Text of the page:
The credit crunch has forced many businesses to delay forecast spending and put non-essential projects on hold. As a result, SMEs that were dragging out commercial negotiations or pushing for higher fees back in 2008 may now be left high, dry and without service fees.
Lesson: A bird in the hand…
If you would like to read about, Sloth, Gluttony, Lust and Wrath (!!) take a look at the Dynamic Business website here. Then take note!!
Thursday, June 11, 2009
One of the Government's key initiatives introduced earlier this year to help this is the Enterprise Finance Guarantee ("EFG") scheme, which replaced the good old Small Firms Loans Guarantee Scheme ("SFLG") earlier this year.
The headlines suggested that this would inject £1.3bn into smaller businesses by the Government guaranteeing to the banks 75% of the loan, with the balance supported by whatever means the lending bank felt was appropriate. However a spokeswoman from the Department for Business Enterprise and Regulatory Reform ("BERR" - the old DTI) said recently that only £230m had been lent through the scheme so far. We hear many stories about the difficulties of getting these loans and the often unrealistic demands placed on lenders by the banks. There also appears to be a huge inconsistency in approach and understanding by the banks.
It certainly seems not to be the great salvation that the Government would have us believe.
At the end of the day, if you want cash from a bank it all comes down to the quality of your proposition. No scheme it seems is going to make that any easier. A good business plan, supported by realistic assumptions and financial forecasts is a good start point. If you need any help get in touch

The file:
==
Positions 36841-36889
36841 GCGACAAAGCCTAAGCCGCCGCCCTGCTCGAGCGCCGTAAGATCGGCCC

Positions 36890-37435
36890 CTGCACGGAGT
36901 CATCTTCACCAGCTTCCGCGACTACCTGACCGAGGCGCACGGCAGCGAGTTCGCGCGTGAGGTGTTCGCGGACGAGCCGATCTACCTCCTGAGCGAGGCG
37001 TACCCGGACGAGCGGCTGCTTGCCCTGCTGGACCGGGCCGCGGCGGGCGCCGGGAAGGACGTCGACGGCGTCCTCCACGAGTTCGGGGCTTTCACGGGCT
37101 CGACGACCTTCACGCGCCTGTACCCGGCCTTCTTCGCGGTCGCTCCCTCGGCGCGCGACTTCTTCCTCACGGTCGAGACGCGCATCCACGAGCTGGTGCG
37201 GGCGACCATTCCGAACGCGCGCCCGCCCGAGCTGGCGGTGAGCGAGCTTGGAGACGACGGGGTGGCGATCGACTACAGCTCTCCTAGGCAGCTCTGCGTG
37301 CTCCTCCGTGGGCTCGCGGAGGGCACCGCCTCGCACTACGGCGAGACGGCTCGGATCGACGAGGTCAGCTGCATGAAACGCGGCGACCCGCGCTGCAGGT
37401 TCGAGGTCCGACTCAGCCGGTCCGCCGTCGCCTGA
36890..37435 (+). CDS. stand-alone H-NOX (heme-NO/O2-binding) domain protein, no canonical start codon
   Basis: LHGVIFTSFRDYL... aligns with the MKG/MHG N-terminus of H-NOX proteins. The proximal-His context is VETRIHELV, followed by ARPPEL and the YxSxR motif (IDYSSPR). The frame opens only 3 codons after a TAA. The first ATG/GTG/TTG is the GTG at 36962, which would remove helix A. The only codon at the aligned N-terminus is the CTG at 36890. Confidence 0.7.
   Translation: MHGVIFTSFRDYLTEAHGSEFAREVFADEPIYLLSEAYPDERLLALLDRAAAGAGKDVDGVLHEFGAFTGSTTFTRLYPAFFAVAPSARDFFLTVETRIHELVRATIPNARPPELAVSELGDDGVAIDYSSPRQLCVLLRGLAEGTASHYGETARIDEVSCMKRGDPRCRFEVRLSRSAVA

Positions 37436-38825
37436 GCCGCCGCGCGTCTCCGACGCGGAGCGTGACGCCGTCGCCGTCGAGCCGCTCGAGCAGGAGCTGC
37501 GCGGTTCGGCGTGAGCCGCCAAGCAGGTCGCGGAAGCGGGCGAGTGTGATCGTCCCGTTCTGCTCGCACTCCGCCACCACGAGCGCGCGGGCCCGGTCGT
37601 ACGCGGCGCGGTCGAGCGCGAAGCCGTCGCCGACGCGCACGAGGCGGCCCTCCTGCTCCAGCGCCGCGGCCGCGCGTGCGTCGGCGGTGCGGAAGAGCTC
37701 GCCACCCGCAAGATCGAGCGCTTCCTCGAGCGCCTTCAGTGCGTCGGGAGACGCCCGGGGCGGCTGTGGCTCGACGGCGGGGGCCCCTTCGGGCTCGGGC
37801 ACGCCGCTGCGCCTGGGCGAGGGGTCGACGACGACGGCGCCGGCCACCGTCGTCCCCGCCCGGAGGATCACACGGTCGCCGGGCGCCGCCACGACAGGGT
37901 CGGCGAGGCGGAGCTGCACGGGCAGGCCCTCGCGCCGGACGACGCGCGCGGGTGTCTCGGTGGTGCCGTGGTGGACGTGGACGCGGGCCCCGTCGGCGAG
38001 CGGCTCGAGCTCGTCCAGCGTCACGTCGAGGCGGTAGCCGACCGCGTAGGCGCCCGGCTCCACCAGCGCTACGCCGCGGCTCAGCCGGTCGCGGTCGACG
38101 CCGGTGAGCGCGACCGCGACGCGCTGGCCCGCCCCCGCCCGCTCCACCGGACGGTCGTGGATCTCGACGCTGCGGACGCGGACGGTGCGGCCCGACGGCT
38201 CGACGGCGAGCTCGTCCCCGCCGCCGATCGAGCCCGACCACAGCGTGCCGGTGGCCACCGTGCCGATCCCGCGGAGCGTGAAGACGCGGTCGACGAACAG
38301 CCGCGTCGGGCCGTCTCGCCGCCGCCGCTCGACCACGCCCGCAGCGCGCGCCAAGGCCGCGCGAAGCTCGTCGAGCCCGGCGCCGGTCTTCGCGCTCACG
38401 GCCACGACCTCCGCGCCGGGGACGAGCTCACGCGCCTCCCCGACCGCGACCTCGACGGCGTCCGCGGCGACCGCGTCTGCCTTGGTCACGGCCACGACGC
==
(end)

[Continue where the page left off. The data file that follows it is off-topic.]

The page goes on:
Tuesday, May 26, 2009
Asset Based Lenders are those that traditionally base their lending on sales receivables (debtors / sales ledger) finance products - factoring / invoice discounting etc., however it is often the case that their offerings go much further than just that, but the receivables is normally a prerequisite.
There is certainly an increasing amount in the press, and other evidence, to suggest that despite all the Government incentives and the real need for lenders to be sensible, they are simply not giving what might be quite good propositions any consideration at all. A survey from our friends at Venture Finance recently suggested there had been an almost three fold increase in the number of businesses being refused credit by banks and other traditional lenders, now reaching 58% of all propositions.
Our own experience is similar, with the need for bricks and mortar security seeming to be a prerequisite before a discussion can even begin!
It seems that the press from the "independent" ABL's is that they are gaining from this market, and picking up new business which may have otherwise gone to the banks. By independent I mean those ABL's that are not bank branded, as even some who are not these days are ultimately owned by the banks. Our experience certainly has been that bank owned and branded ABL's have similar criteria to the banks themselves, the independents are often much more creative. However, that said we have seen even their lending criteria tighten and a much stronger desire to see protection of some description or other (security, credit insurance, etc.).
What does this all mean? If you need funding for your business you may have to think a bit outside the box, but also accept that you not only need a first rate case, with a strongly supported business plan etc., but that you may have to put your house on the line to make it happen. There are though alternatives to the high street banks if they refuse to play ball.